Azerbaijan’s Petkim Takeover to Overhaul Turkey’s Petrochemical Industry

Publication: Eurasia Daily Monitor Volume: 9 Issue: 73

Petkim Port (Source:

Azerbaijan’s State Oil Company (SOCAR) is poised to become the largest direct foreign investor in Turkey. According to company president, Rovnag Abdullayev, and foreign investment department chief Vahit Aliyev, SOCAR plans to invest $17 billion in Turkey in 2012-2017, concentrated on two flagship projects: construction of the Trans-Anatolia Gas Pipeline and expansion of the petrochemicals holding Petkim (Today.Az, Trend, April 4, 10, 12).
SOCAR recently acquired the majority of shares in the Izmir-based Petrokimya (Petkim) Holding. This is the sole large producer of plastics of all descriptions, packaging materials, fabrics, dyes and detergents, in Turkey’s market of 80 million people. Petkim currently covers about one quarter of Turkish demand for those chemical products. Dependent on imported oil derivatives for raw materials, Petkim’s production is not among the most competitive. SOCAR’s investment program aims to supply Petkim directly with oil-based raw materials from a refinery of its own, boost Petkim’s output and its competitiveness, increase its internal market share to as much as 70 percent, expand into Near Eastern markets, and turn Petkim’s port near Izmir into Turkey’s largest logistics center (1News.Az, Trend, April 4, 5).
Azerbaijan’s state oil company acquired control of Petkim Holding through two competitive bids: 51 percent for $2.04 billion in 2008 (through the SOCAR-Turcas joint venture, renamed SOCAR-Turkey Energy since then); and another 10 percent for $169 million in March 2012, for a total of 61 percent and the operating rights. SOCAR’s subsidiary, SOCAR-Turkey Energy, holds those shares (while 39 percent of the shares remain in free-float) (Anatolia news agency, April 1).
Turkish Prime Minister Recep Tayyp Erdogan and Azerbaijani President Ilham Alyiev jointly made the final political decision to launch this project. On October 25, 2011, Alyiev and Erdogan broke ground for construction of the Star Refinery near Izmir. The overall site, Aliaga, is scheduled for development as Turkey’s most modern manufacturing and trading hub on the Aegean-Mediterranean coast.
The refinery is designed for a processing capacity of 10 million tons of oil per year; construction of the first stage is planned for completion by 2015. Attached to it, a technical industrial lyceum named after Haydar Aliyev is planned to train a local work force.
SOCAR expects to invest approximately $7 billion in the overall project, including $5.5 billion for the two-stage construction of the Star Refinery. Of this amount, Baku plans to raise $2.5 billion from export-crediting banks of countries that will deliver the oil-refining equipment; $1.5 billion from commercial loans; and another $1.5 billion from the shareholders themselves (mainly, SOCAR’s equity capital).  (1News.Az, Trend, April 10).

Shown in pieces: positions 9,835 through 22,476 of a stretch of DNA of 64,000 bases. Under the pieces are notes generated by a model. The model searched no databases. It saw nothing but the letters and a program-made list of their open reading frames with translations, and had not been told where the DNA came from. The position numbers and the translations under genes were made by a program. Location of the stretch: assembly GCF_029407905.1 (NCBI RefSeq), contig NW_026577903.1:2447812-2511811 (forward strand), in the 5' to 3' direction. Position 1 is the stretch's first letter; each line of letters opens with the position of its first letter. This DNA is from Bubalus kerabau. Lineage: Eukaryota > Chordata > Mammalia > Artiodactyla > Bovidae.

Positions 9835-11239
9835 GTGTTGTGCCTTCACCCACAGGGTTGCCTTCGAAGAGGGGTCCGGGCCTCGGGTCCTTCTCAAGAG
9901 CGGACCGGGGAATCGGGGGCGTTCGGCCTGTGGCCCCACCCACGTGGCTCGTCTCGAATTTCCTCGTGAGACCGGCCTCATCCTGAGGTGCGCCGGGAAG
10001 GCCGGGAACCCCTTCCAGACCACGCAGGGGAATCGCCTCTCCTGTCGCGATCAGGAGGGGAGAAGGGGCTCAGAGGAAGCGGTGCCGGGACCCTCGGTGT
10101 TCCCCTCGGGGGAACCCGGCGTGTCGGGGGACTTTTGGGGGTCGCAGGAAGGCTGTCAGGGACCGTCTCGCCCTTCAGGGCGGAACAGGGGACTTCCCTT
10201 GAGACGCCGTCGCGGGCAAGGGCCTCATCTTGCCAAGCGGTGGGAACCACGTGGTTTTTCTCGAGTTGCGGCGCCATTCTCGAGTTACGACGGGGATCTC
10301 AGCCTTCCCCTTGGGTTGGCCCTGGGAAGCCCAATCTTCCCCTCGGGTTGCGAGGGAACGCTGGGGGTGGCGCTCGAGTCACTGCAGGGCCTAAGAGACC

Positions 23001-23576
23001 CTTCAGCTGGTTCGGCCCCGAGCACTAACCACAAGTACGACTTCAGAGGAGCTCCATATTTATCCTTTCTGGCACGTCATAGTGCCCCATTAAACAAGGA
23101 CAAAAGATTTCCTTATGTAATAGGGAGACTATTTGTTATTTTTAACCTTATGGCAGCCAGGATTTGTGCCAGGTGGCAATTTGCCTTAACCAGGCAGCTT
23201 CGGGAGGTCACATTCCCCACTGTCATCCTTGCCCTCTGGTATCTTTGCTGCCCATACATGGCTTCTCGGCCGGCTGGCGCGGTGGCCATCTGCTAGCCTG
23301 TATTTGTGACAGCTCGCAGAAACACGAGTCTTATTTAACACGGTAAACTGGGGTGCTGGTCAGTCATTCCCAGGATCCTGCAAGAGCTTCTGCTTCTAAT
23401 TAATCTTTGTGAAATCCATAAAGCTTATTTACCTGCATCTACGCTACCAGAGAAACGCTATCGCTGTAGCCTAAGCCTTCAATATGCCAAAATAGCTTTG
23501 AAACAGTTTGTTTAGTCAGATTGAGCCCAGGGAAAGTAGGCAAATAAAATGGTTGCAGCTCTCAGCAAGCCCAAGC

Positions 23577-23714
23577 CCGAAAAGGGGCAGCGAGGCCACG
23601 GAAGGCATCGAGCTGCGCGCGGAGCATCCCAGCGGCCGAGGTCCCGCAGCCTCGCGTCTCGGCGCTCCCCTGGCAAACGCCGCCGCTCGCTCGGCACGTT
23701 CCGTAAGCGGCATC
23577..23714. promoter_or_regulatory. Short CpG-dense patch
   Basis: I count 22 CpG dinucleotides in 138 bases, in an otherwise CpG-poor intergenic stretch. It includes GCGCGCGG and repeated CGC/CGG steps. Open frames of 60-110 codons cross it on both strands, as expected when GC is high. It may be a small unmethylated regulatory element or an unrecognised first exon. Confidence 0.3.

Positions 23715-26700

A state-of-the-art port is planned for construction by APM Terminals at this site. In February of this year, Petkim and its fully-owned subsidiary, Petkim Port [Turkish: Petkim Liman (Petlim)], signed a framework agreement with APM Terminals to build and operate this port in Aliaga, a natural deep-water site. A. P. Moller-Maersk (APM) is a Netherlands-based affiliate of the Danish Moller-Maersk, a world leader for port and terminal operations and container transportation.
The plan for Aliaga envisages a vertically integrated, refinery-petrochemicals-energy-logistics complex, to become operational by 2015 (with the oil refinery’s first stage). In Turkey, overall, the development of modern port capacities lags behind the country’s rapid industrial development. Petkim’s port is designed to become the largest integrated logistics center in Turkey for petrochemicals, container, and general cargo transportation, under the agreement with APM Terminals (Journal of Commerce, February 13).
Azerbaijan’s other flagship investment project in Turkey is the Trans-Anatolia Gas Pipeline (TANAP). The investment is estimated at $5 billion to $6 billion for the first stage of construction and operation. Under the December 26, 2011 inter-governmental memorandum of intent, SOCAR shall hold 80 percent of the shares and the operating rights; Turkey’s state pipeline company Botas, 10 percent; and Turkish Petroleum another 10 percent. SOCAR has the right to sell shares to possible minority partners, out of its 80 percent package; but shall in any case retain the majority of shares and operating rights. SOCAR’s own investment shall be proportionate with its shares in the project. TANAP is designed for a first-stage capacity of 16 billion cubic meters (bcm) of Azerbaijani gas per year from 2017 onward, with possible expansion up to 30 bcm per year in a follow-up stage.
With these projects, Azerbaijan is surging to the top of foreign direct investors in Turkey’s high-growth economy. SOCAR’s capacity to invest in projects of Petkim’s and TANAP’s magnitude testifies to its effective use of oil revenues for re-investment in other projects, only four or five years after oil revenues had begun accruing to Baku.
Azerbaijan’s west-oriented oil export strategy turned Turkey into an oil transit country, albeit without the means to invest in Turkey at that time. Now emerging as a gas exporter with the same west-oriented strategy, Azerbaijan is turning Turkey into a gas transit country – as well as overhauling Turkey’s petro-chemical sector. Turkey had long aspired to become a transit country for both oil and gas pipelines. Thus far, only Azerbaijan makes this possible. Additionally, Azerbaijan’s investment in the Georgian section of the Kars-Tbilisi-Baku railroad, expected for completion by November 2012, will connect Baku and Ankara within an inter-continental transport system. These developments are apt to reinforce Turkish-Azerbaijani political solidarity on all issues of regional importance.